Fort Manoel is a fortification on the island of Malta. Fort Manoel is a star fort, with much of its ditches and walls formed from the native rock of Manoel Island. The fort was built by the Order of Saint John the patronage of Portuguese Grand Master António Manoel de Vilhena. The first stone was laid by de Vilhena himself on 14 September 1723, and work progressed rapidly. The gateway was built by 1726 and the ditch had been excavated by 1732. The fort was complete by 1755, although by this time de Vilhena had died. The original design work for a fort on the island, then known as Isolotto, was the work of the French engineer René Jacob de Tigné. The final design also incorporated the work of Charles François de Mondion, at that time the Order’s resident military engineer in charge of works of fortification and defence. Mondion also supervised the construction and after his death, he was buried in the fort’s chapel. The fort was an active military establishment initially under the Knights and later under British Military control from its construction through until 1906 when the British military finally decommissioned the fort’s guns.Military re-enactment of the Second World War at Fort Manoel.During the Second World War, a battery of 3.7-inch heavy anti-aircraft guns was deployed in and around the fort. The guns were mounted in concrete gun emplacements and deployed in a semicircle around the fort. The fort suffered considerable damage to its ramparts, barracks and chapel as a result of aerial bombing during the war. After this it was left abandoned and it suffered more damage from disuse and vandalism.

The fort was left in a state of disrepair for many years due to the ravages of time and damage sustained during the Second World War. In August 2001, MIDI plc began restoration work on the fort. Large parts of the fort were completely rebuilt, including the chapel and the main gate. It was reopened to the public on 31 October 2009. The restoration of Fort Manoel together with that of the nearby Fort Tigné cost a total of €30 million. Fort Manoel is featured in the fiction book Il-Misteru tal-Forti Manoel (The Mystery of Fort Manoel) by Charles Zarb published in 2007. Since the restoration the fort served as a location for the shooting of the climactic scene of the ninth episode (“Baelor”) of the TV series Game of Thrones.

Information from:
Web: http://en.wikipedia.org/wiki/Fort_Manoel

© Tony Blood - Fort Manoel, Manoel Island. Valletta Malta, 1 August 2014

© Tony Blood – Fort Manoel, Manoel Island. Valletta Malta, 1 August 2014

© Tony Blood - Fort Manoel, Manoel Island. Valletta Malta, 1 August 2014

© Tony Blood – Fort Manoel, Manoel Island. Valletta Malta, 1 August 2014

The National Library of Malta | Valletta, Malta | 19 July 2014

The idea of a public Library in Malta originated in 1555 with the issue of a decree by Fra’ Claude de la Sengle, Grand Master of the Order of St. John, whereby all books in the legacy of deceased knights were to pass to the Common Treasury of the Order. It was not until 1776, however, that the formal foundation of a Bibliotheca Publica was decreed at the Chapter General of the Order convened by Grand Master Emmanuel de Rohan. The main collections were those belonging to Fra’ Louis Guérin de Tencin, Bailiff Grand Cross of the Order who had died in 1766, and of Cardinal Joaquin Portocarrero, which de Tencin himself had purchased on the Cardinal’s death in 1760. The Library was for a time named Bibliotheca Tanseana in de Tencin’s honour. De Tencin is still today considered the founder of the Library. The books accruing to the Library, some very rare or with fine bindings, continued to be kept in cramped quarters in an edifice known as the Forfantone. De Rohan decreed the building of new premises to the designs of Stefano Ittar, a Polish-born architect residing in Italy. The building, situated in the heart of Malta’s capital city, Valletta, was completed in 1796 but two years later the Order of St. John was expelled from Malta by Napoleon and during the French 2-year period, the books remained at their former premises. It was only in 1812 – during the British administration – that the new premises were officially inaugurated by the British Civil Commissioner, Sir Hildebrand Oakes. From then on, the Malta Public Library, as it was then called, continued to flourish with a number of new acquisitions. In 1925, the Library acquired its “legal deposit” status by an Act of Parliament and 11 years later was granted the prefix “Royal” by King George V. The following year the Royal Malta Library took over the custody of the Archives of the Order of St. John which were transferred from the Public Registry premises. With the setting up of the new Public Library in Floriana in 1976, the Library in Valletta was officially designated as the “National Library of Malta” and became solely a research and reference Library.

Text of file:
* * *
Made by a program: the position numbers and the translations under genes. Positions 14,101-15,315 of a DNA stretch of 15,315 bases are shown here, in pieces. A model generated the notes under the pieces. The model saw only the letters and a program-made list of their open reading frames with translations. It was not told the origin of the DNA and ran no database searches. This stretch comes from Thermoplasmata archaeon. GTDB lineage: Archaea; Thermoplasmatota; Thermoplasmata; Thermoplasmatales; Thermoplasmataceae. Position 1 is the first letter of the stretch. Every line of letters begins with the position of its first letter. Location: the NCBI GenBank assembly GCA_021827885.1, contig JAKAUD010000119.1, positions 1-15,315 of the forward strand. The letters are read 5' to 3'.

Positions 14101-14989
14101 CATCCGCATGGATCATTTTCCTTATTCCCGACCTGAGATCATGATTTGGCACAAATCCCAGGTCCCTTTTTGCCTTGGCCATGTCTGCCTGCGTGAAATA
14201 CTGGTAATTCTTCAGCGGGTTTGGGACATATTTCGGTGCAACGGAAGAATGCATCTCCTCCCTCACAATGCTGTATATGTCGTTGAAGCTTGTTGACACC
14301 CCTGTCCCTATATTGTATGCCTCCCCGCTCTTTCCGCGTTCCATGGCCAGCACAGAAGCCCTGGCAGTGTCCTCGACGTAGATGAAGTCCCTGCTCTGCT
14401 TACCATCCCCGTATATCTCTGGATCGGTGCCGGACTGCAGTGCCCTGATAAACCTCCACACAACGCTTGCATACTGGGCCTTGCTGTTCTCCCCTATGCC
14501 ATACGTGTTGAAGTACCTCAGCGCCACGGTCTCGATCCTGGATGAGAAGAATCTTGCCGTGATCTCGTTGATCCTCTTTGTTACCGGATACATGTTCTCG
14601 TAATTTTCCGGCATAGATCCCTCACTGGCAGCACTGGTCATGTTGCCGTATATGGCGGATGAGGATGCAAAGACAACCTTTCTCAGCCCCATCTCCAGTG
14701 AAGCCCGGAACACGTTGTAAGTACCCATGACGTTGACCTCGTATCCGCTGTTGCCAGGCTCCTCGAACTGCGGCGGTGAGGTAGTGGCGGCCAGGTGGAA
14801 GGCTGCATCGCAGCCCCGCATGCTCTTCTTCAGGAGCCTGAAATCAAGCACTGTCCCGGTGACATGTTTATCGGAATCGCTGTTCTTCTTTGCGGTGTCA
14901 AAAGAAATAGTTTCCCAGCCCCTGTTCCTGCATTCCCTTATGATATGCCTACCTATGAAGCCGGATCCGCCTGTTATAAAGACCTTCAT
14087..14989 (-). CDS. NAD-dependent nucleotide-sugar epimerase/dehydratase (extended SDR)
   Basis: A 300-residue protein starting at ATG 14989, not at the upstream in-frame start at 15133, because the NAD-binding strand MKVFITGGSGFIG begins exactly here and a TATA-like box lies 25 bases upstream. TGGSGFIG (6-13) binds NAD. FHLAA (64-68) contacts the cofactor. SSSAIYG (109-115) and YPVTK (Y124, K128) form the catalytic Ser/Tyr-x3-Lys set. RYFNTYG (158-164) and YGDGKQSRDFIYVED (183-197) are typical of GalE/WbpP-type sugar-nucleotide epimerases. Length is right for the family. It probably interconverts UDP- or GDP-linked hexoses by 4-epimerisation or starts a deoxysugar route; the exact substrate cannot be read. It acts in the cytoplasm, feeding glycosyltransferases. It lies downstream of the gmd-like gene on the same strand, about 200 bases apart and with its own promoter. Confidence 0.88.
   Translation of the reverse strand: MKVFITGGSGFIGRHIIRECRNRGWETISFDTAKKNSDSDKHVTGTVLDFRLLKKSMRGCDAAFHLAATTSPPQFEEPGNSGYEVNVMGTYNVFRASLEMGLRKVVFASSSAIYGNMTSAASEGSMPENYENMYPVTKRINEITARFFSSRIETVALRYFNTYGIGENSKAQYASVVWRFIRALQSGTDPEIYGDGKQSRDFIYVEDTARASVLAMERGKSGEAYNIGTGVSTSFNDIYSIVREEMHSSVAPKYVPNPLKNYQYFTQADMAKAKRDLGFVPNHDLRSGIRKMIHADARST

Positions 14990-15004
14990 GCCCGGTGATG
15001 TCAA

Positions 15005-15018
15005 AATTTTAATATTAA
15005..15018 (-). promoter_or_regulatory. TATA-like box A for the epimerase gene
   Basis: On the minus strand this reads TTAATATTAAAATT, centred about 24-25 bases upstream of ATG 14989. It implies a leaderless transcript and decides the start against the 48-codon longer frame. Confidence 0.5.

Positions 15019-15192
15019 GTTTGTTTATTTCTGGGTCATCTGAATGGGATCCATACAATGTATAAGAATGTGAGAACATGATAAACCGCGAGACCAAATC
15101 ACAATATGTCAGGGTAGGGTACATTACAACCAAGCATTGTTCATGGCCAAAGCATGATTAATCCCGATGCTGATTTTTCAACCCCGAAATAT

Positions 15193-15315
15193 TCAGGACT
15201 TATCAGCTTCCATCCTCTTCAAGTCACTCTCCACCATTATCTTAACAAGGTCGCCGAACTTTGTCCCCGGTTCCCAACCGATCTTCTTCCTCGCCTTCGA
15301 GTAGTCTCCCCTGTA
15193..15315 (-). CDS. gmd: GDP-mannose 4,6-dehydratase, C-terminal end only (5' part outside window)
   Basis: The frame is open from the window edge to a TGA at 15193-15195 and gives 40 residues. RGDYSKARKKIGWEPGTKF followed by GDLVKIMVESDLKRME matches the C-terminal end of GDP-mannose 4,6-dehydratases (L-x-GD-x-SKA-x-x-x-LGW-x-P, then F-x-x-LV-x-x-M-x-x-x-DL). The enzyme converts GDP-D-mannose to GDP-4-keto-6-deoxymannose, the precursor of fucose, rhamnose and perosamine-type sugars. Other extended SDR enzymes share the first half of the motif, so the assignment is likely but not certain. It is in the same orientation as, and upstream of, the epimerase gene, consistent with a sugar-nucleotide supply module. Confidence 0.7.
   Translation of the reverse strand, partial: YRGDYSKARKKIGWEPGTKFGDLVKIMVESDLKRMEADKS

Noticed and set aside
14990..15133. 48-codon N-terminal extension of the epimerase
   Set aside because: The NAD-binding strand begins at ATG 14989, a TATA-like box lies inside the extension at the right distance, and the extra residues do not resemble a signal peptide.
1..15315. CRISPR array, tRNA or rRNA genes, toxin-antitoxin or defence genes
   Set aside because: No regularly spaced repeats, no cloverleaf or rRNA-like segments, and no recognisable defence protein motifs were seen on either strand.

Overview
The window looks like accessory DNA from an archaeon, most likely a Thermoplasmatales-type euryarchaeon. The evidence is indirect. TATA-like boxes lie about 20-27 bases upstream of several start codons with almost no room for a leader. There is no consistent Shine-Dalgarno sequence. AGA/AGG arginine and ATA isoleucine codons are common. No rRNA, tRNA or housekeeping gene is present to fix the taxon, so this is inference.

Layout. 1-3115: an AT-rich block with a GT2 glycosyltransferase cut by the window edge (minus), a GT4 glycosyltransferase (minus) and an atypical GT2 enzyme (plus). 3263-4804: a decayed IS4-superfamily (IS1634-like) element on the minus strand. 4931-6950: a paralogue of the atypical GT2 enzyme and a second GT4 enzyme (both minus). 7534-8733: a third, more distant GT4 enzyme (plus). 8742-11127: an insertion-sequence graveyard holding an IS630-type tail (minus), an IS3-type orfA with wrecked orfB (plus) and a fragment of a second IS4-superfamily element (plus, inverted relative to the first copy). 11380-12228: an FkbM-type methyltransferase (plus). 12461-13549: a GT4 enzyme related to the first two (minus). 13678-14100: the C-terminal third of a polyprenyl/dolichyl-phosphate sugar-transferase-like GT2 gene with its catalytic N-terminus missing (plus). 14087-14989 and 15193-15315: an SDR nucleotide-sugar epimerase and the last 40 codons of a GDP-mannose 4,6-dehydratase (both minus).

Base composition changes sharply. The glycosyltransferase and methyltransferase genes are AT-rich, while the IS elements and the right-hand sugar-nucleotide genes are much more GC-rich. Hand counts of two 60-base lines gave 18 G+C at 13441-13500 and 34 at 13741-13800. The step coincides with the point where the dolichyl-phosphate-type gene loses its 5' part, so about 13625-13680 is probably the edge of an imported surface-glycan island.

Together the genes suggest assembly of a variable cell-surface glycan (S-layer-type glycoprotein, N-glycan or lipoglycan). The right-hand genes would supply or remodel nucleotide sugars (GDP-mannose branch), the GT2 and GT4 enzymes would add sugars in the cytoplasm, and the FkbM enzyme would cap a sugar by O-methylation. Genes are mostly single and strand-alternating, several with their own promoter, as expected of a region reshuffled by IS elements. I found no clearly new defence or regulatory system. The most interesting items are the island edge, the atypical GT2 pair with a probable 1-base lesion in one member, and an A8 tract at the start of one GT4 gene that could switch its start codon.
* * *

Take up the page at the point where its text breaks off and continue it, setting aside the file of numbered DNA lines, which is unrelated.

In its capacity as National Library, the mission of the Bibliotheca, as it is more commonly known, is to acquire, catalogue and preserve manuscripts and all printed books, as well as periodicals and journals issued in Malta. Act no. II of 1925, and subsequently the Malta Libraries Act 2011, instituting the Legal Deposit imposed on all Maltese authors and editors publishing in Malta or abroad, the obligation to deposit two free copies of each of their publications, one at the National Library of Malta and the other at the Gozo Public Library. For this reason, the National Library has become the main source of Melitensia with the function of placing the written heritage of Malta at the disposal of researchers and general public.

Information from:
Web: http://education.gov.mt/en/education/malta-libraries/Pages/National%20Library/History.aspx

© Tony Blood - The National Library of Malta. Valletta Malta, 19 July 2014

© Tony Blood – The National Library of Malta. Valletta Malta, 19 July 2014